When Dr. Mehmet Oz invited Joan Rivers and her daughter Melissa to his talk show in April, the episode ranged from discussions of Joan's battle with bulimia to her plastic surgery procedures. But did her eating disorder history impact her recovery? Read about her death, announced by her daughter Melissa, by clicking here.
Joan stopped breathing during a medical procedure on her throat. She was kept on life support before pronounced dead.
But Joan's bulimia may have affected her future. When she talked with Dr. Oz, she revealed that her eating disorder started after her husband committed suicide. As Dr. Oz expressed concern about the health dangers of purging, Joan admitted that she felt her dangerous diet was a way that she could control her life.
Despite the risks of bulimia, Joan confessed that she felt wonderful when she purged. She viewed it as the perfect diet, because she could satisfy her hunger yet stay slim. However, she told Dr. Oz at the time that she had stopped the behavior. Read the full details of her discussion with Dr. Oz about her bulimia by clicking here.
According to the National Center for Eating Disorders, however, bulimia inflicts trauma to the body that does not necessarily halt when the purging behavior ceases. The gut wall may be permanently damaged, and the salivary glands can be adversely impacted. Bulimia also affects the throat.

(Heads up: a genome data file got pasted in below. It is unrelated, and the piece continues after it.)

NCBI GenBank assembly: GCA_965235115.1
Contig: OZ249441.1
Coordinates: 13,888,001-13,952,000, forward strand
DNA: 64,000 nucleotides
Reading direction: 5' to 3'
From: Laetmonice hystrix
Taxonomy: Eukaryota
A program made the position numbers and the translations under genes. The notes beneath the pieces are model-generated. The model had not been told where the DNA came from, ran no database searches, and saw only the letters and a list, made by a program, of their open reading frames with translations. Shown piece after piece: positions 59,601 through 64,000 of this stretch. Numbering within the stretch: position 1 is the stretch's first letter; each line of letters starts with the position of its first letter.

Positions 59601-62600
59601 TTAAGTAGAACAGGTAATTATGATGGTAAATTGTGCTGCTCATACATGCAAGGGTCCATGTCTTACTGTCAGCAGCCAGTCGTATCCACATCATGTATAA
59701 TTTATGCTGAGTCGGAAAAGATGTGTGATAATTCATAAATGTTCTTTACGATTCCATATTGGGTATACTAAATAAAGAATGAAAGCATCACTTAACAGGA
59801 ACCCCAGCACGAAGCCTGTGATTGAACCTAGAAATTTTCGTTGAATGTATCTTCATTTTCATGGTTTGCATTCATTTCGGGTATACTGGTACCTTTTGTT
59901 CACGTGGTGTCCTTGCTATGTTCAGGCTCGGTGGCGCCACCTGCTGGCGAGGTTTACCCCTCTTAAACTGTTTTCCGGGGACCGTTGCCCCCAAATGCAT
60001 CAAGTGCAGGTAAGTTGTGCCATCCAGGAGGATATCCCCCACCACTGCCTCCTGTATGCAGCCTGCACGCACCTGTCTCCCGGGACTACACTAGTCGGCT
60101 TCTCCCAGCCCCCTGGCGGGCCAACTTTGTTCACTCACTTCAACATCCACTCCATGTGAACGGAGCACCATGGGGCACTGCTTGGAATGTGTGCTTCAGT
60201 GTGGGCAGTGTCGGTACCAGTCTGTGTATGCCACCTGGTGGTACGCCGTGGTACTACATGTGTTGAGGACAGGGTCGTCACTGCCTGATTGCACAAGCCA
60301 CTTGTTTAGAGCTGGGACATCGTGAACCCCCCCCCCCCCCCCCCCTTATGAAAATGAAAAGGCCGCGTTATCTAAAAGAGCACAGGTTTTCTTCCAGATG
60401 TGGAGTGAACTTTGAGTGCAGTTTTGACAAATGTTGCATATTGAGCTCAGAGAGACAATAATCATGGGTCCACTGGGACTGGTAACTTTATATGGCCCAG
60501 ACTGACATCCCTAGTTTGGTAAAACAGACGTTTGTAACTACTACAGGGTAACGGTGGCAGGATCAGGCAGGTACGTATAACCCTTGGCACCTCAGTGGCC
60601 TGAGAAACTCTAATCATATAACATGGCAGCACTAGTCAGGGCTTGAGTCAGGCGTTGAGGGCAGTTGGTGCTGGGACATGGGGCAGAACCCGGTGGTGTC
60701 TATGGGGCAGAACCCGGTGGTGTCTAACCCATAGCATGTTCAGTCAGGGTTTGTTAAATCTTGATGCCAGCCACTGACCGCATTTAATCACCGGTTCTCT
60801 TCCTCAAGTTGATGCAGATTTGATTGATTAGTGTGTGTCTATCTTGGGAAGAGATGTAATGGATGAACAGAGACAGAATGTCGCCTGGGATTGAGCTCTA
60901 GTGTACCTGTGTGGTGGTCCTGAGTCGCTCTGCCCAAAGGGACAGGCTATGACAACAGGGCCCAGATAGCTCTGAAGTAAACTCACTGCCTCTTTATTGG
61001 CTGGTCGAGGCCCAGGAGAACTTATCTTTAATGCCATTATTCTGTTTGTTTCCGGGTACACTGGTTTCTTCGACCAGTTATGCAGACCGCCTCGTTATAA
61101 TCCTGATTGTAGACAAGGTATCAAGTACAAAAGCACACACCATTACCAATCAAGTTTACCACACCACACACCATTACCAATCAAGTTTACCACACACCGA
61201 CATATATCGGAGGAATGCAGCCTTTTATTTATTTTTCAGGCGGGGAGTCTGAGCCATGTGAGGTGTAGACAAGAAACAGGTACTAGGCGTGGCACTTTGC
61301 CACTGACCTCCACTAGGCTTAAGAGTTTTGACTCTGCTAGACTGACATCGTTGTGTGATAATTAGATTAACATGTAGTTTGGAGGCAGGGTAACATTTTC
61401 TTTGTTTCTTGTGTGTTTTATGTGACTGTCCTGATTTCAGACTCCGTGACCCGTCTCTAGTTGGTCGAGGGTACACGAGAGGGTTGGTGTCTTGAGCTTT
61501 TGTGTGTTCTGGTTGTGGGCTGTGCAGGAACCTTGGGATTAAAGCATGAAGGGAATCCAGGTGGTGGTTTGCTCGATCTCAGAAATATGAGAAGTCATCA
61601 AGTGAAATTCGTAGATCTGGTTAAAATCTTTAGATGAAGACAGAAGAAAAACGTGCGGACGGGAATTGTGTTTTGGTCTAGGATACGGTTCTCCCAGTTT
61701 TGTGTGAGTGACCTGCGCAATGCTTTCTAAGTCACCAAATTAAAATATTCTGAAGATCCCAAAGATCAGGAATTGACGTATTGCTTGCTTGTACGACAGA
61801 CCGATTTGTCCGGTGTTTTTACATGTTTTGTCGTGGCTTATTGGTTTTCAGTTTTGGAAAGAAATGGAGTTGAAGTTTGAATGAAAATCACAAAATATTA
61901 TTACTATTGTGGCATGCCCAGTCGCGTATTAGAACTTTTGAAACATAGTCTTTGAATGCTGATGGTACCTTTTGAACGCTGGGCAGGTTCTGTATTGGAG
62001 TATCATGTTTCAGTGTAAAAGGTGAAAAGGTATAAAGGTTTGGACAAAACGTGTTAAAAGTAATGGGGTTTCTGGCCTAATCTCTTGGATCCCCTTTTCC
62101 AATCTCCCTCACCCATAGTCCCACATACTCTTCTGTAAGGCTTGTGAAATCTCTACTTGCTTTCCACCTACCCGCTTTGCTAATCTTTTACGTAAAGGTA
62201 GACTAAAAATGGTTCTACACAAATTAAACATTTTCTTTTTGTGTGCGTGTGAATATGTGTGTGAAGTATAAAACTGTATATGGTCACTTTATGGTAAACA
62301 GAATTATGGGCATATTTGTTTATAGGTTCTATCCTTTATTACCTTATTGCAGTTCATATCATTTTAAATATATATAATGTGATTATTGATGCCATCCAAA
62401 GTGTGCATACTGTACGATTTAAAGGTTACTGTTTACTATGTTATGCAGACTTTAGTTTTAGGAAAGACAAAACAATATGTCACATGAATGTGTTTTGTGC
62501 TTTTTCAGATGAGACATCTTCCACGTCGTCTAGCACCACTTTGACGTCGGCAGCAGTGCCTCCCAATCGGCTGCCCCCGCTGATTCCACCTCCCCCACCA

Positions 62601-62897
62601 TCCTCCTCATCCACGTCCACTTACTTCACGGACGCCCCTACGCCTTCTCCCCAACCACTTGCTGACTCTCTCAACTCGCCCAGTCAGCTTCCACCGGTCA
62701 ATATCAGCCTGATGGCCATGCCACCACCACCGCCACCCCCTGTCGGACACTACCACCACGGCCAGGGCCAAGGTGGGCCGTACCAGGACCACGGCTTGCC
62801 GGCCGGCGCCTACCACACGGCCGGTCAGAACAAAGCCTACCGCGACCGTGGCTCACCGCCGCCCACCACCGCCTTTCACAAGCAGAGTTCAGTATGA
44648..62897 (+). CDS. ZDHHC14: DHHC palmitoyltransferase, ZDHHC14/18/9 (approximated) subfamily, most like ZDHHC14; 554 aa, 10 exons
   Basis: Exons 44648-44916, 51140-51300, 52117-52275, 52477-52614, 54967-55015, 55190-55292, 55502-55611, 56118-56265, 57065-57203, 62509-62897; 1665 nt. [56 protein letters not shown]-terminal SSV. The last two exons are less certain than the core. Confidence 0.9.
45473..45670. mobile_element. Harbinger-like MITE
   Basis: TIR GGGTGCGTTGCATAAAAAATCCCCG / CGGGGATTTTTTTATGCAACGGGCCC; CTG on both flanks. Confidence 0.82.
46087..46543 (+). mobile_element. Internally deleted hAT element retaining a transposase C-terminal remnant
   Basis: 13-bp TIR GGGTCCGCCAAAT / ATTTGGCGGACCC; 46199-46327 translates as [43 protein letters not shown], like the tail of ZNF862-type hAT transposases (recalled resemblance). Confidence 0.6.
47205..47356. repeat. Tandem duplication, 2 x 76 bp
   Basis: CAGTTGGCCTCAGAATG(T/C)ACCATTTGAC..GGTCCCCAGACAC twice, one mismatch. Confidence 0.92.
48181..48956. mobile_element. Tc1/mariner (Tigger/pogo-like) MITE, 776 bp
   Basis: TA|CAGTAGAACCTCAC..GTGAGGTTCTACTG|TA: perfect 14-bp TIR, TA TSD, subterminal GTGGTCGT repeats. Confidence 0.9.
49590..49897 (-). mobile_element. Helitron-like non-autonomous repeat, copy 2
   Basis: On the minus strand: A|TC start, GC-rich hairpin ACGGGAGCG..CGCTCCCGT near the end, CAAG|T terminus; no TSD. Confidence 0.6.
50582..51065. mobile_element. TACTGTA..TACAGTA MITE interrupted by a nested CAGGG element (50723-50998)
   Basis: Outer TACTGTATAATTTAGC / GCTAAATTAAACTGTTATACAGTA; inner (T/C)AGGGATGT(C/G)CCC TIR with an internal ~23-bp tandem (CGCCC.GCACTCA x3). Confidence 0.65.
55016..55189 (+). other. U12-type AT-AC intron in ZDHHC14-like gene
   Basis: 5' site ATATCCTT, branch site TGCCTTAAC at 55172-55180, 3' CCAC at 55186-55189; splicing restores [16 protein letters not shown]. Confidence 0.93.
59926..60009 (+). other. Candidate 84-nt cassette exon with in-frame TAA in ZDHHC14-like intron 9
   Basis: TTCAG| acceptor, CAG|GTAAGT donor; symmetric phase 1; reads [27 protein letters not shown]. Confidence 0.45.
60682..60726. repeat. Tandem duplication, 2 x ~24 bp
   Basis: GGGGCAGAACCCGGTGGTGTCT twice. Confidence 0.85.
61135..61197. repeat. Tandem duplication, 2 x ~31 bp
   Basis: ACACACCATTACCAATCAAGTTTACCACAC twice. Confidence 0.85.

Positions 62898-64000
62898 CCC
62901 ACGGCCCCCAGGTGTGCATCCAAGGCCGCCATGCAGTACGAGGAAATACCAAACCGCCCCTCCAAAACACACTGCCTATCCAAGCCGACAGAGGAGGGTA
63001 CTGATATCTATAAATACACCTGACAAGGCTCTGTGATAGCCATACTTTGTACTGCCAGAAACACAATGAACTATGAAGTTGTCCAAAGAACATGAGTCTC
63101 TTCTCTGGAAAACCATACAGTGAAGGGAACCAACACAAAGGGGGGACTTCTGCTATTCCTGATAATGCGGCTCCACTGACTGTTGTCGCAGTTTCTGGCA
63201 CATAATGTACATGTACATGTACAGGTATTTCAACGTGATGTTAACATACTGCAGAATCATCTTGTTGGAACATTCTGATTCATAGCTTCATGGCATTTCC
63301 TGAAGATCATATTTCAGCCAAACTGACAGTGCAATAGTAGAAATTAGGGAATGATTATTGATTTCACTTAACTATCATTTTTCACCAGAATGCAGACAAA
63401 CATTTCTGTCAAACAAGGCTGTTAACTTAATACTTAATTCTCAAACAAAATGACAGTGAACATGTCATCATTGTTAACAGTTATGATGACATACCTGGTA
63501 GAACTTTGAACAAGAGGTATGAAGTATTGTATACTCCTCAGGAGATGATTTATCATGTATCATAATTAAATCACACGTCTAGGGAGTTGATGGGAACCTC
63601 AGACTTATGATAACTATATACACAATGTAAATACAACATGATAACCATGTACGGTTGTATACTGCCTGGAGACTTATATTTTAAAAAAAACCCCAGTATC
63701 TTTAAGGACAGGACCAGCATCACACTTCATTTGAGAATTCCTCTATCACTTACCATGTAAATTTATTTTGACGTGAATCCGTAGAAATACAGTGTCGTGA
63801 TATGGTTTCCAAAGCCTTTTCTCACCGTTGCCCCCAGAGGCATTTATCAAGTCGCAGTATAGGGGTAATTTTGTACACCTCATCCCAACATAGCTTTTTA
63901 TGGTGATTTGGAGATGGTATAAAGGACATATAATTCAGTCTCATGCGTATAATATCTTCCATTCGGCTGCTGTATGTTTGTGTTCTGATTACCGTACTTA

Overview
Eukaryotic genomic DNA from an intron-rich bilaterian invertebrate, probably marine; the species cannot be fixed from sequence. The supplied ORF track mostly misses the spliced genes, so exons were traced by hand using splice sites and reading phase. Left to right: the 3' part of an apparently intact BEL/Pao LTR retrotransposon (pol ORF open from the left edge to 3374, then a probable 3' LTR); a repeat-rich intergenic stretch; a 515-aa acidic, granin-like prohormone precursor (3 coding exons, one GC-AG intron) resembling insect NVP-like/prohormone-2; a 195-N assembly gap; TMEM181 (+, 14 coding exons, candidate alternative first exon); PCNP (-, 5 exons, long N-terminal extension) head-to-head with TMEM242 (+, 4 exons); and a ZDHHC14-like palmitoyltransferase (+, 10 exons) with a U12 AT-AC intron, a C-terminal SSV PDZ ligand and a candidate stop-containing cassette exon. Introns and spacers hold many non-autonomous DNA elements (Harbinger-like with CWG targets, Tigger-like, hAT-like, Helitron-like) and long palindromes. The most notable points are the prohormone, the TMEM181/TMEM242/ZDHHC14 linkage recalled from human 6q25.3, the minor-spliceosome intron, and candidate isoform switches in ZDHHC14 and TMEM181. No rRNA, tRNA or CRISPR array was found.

Joan's initial life-threatening episode began when she was having her throat examined. Although it was viewed as a routine procedure, she stopped breathing, reported the New York Daily News on Sept. 2.
Her daughter Melissa has stayed by her 81-year-old mother's bedside. "She is calmer than I've ever seen her," praised a source. "She is her mother’s daughter and she’s tough as nails. She’s the person keeping everyone together."
Melissa also is dedicated to staying slim, although she made no comment about her mother's bulimia. "Right now I am doing one of those cleanses, I hate every minute of it!" she told Showbiz Deluxe in a recent interview. "I am very careful with what I eat and I try to eat healthy."
But even though she told Dr. Oz that she had stopped bulimia, Joan follows an unhealthy diet that can also affect her recovery. She restricts her calorie intake so strictly that she stops eating before 3 p.m., according to New York magazine. When she dines out, she arranges a stack of Altoids next to her plate and eats one at a time rather than a meal.